by Ali Findlay
on September 19, 2016
4 min read

As we round the corner a penguin hops off the pavement and toddles on to the tar road. He catches sight of the car and waddle-runs up on to the parallel pavement. I park the car and jog along after him to check he isn’t lost. I creep forward slowly and find him sitting with a penguin friend in a gap in a hedge, staring up at me expectantly.

african penguin close up

I’m in Simon’s Town and I’m about to go Stand Up Paddle Boarding (SUPing) for the first time. It’s the end of autumn, heading into spring and the conditions are perfect; no wind, no rain, not too warm and not too cold. The ocean is flat, lulling slightly. The sun’s rays are filtering through the mist that’s lifting and there’s a white haze joining the ocean and sky where they meet at the horizon. We’re heading down to Water’s Edge beach, one of the most secluded (and most beautiful) beaches in Cape Town.

We pass dozens of the Boulders penguins as we stroll along the board walk down to the beach. The fuzzy youngsters and greyed out teenagers are a sure sign spring is here. They honk their penguin songs and tilt their heads, posing as I take portraits of them. We arrive at the virtually empty beach and get the SUP ready to take out on to the water. I wince in advance, expecting the ocean to be ankle-aching cold. As my toes enter the Atlantic I let out a pre-emptive squeal, but it’s surprisingly warm. I clamber on to the front of the board and sit with my knees crossed. My friend hops on the back. She’s going to paddle us around the bay a few times so that I can get a feel of the board. She stands up and paddles around effortlessly, the board hardly wobbling.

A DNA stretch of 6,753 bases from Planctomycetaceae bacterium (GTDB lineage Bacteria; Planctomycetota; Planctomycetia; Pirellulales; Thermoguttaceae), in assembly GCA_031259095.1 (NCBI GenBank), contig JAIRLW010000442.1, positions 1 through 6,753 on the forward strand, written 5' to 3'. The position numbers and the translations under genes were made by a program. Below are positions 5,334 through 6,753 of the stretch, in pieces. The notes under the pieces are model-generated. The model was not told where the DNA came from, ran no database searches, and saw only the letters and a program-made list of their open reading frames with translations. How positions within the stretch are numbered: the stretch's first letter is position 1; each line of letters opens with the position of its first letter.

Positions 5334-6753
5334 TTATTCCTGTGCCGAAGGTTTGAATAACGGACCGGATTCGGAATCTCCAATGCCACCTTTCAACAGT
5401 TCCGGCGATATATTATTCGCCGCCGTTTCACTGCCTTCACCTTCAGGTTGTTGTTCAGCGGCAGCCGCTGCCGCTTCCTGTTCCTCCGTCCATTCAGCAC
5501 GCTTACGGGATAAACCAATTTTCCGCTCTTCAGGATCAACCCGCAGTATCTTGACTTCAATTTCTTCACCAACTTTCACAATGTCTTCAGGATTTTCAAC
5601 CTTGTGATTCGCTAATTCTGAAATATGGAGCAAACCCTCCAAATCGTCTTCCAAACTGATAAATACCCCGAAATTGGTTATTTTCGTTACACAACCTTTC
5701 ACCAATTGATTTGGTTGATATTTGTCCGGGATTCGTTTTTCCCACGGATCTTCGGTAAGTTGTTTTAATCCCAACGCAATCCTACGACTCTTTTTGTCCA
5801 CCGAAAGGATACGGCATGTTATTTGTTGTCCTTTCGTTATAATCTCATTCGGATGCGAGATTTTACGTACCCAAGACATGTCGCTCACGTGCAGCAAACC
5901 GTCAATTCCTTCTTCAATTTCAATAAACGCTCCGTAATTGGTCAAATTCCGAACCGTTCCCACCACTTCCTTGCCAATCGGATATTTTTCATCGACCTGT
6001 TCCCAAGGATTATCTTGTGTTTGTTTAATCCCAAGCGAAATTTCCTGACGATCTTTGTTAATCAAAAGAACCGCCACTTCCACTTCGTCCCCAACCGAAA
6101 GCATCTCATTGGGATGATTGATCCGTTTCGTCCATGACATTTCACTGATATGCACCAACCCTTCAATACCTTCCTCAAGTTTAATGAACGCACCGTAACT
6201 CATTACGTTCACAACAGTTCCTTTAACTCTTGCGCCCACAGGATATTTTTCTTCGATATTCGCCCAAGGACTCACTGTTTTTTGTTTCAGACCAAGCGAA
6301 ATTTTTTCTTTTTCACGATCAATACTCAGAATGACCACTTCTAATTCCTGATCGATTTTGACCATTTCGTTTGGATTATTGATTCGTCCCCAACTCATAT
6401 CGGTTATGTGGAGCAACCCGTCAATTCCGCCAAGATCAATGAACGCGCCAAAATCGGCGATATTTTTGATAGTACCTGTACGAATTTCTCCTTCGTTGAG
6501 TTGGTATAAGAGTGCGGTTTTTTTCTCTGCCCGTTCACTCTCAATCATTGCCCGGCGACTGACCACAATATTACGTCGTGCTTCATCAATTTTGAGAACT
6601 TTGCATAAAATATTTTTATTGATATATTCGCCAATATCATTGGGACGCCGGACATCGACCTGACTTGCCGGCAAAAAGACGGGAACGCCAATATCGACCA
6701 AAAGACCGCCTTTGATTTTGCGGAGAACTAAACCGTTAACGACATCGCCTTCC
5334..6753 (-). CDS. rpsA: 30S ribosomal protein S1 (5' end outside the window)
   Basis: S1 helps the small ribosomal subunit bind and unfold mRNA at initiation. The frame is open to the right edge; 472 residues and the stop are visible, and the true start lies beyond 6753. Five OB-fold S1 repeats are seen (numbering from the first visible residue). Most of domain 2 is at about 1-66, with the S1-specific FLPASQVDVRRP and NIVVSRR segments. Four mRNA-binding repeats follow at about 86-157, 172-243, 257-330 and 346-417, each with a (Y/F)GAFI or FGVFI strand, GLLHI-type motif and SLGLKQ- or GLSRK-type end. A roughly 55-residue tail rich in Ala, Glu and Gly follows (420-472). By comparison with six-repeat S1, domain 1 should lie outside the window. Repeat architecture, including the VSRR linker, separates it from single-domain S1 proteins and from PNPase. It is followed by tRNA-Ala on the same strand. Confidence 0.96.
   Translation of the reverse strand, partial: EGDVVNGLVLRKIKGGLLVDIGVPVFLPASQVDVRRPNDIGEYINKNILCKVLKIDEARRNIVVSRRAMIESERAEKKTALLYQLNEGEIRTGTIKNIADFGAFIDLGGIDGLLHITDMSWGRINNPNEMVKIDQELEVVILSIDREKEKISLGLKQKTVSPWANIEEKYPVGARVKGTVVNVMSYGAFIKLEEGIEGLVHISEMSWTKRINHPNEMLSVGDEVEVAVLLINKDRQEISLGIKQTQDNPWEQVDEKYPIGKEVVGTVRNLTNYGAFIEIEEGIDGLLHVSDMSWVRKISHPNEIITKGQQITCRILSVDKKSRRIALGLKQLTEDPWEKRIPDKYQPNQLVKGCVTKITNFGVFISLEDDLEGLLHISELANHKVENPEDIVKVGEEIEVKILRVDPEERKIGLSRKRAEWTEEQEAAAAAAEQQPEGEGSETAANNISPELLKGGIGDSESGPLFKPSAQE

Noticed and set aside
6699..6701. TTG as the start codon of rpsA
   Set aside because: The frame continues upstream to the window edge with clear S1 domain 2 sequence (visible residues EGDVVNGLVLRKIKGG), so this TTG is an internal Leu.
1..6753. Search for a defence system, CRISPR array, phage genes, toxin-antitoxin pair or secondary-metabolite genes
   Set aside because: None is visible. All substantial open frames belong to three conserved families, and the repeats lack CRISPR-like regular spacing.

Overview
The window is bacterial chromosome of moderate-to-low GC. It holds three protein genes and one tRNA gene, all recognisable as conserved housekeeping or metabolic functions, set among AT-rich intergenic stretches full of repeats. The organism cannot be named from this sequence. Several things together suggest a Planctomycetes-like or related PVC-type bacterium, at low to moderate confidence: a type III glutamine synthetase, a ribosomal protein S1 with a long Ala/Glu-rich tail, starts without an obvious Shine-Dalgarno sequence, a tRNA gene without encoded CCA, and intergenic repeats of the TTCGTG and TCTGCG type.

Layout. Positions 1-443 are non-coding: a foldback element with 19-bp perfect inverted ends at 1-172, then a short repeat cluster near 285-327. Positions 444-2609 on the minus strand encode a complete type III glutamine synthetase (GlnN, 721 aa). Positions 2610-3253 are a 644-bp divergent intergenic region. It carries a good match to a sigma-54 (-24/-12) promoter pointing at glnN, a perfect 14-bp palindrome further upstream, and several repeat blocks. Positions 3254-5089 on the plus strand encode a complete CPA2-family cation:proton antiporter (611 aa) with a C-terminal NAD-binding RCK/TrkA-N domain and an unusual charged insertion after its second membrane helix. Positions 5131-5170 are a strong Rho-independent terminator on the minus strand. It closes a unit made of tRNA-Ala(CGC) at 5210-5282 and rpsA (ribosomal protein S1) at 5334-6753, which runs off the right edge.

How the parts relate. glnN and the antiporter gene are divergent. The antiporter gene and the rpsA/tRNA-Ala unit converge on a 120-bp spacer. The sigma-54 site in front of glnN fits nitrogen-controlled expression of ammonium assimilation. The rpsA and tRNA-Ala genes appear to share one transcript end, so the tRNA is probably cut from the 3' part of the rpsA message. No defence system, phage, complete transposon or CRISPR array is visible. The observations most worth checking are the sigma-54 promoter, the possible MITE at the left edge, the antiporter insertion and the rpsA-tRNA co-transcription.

SUP on water in Cape Town

Now it’s my turn. I’m feeling out of my comfort zone, so I convince my friend to sit on the front, for moral support and encouragement. I kneel on the board and as soon as I stand up I begin to wobble uncontrollably from side to side. My friend laughs loudly as she jiggles quickly from left to right. It looks as though she’s on a vibrating plate. As I try to control my uncooperative legs, I remember that balance comes from the core. I tense my stomach and root my legs; the wobbling stops completely. Now I understand why people say that SUPing is a workout. I paddle us around the shallow part of the bay, but I’m not very good. My strokes aren’t smooth, I’m going extraordinarily slowly and I realise 5 minutes in that I’ve been holding the paddle the wrong way around. Not the best start.

After readjusting the paddle, I slowly circle around the bay. I seem to be getting the hang of it. Time to drop the moral support back at the beach and go it alone. I push the board through the shallow waves and clamber on, on to all fours. When I feel as though I’ve reached the calmest part of the bay I stand up. This time, I don’t wobble. I’m silently rather proud of myself as I paddle around the shallows. I would let out a whoop, but somehow it doesn’t seem appropriate. Instead, I slow my breathing and look out at the landscape in front of me.

To my right, a group of penguins are gathered on a rock in a mass of black and white cuteness. The white haze has melted to reveal the horizon — the sea and the sky are now separate entities. I can see mountains tinged with purple and buildings scattered along the coast, but the vast open ocean is what dominates my view. This is the ocean like I’ve never experienced it before — calm, unthreatening, still and peaceful. Sometimes it takes a new experience for you to open your eyes to the pure, natural beauty that surrounds you. Today a bulky SUP was the thing that enabled me to wake up and smell the ocean.

SUPing in Cape Town from above

For those interested in SUPing lessons and rentals are available from:

There are also plenty of surf shops dotted all over Cape Town, many of which have qualified SUPing instructors that can introduce you to the wonderful world of SUPing.

*All images by Luke Maximo Bell.